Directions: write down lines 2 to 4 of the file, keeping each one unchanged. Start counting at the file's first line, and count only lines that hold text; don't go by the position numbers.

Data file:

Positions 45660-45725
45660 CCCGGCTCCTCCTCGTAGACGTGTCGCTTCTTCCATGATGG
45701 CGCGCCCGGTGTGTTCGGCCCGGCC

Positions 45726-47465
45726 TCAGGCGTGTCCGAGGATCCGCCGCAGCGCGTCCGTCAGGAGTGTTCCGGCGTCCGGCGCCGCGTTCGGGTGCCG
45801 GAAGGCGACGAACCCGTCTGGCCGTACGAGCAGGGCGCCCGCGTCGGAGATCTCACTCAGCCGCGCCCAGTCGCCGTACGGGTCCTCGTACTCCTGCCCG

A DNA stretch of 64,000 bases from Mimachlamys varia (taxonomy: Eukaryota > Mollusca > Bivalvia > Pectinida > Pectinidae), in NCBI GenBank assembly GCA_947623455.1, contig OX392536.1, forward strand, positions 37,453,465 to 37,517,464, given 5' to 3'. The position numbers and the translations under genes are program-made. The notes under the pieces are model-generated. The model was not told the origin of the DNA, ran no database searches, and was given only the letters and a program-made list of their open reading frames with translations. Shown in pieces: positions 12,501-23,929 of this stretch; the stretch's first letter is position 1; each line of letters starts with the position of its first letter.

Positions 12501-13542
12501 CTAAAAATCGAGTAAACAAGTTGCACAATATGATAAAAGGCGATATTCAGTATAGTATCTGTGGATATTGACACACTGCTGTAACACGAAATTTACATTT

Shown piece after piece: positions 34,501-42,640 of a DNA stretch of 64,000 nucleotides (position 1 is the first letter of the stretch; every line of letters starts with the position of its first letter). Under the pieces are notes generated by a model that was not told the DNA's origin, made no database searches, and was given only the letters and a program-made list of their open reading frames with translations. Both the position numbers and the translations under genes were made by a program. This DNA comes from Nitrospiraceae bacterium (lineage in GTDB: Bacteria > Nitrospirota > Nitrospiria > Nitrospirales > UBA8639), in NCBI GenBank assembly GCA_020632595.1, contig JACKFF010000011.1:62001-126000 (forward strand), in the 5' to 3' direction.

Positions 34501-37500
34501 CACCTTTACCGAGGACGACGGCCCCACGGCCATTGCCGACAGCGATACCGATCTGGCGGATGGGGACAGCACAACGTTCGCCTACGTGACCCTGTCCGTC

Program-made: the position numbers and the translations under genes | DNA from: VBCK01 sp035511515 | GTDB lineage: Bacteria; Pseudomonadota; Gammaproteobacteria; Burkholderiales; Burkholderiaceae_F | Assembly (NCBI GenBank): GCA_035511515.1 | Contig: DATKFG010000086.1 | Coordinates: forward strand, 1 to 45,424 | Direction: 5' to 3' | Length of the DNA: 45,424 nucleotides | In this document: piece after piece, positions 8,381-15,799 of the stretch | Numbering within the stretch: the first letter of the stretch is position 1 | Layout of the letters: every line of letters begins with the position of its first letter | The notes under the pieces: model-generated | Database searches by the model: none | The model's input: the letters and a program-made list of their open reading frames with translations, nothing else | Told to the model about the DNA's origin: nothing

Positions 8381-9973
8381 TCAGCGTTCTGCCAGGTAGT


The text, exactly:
45660 CCCGGCTCCTCCTCGTAGACGTGTCGCTTCTTCCATGATGG
45701 CGCGCCCGGTGTGTTCGGCCCGGCC

Positions 45726-47465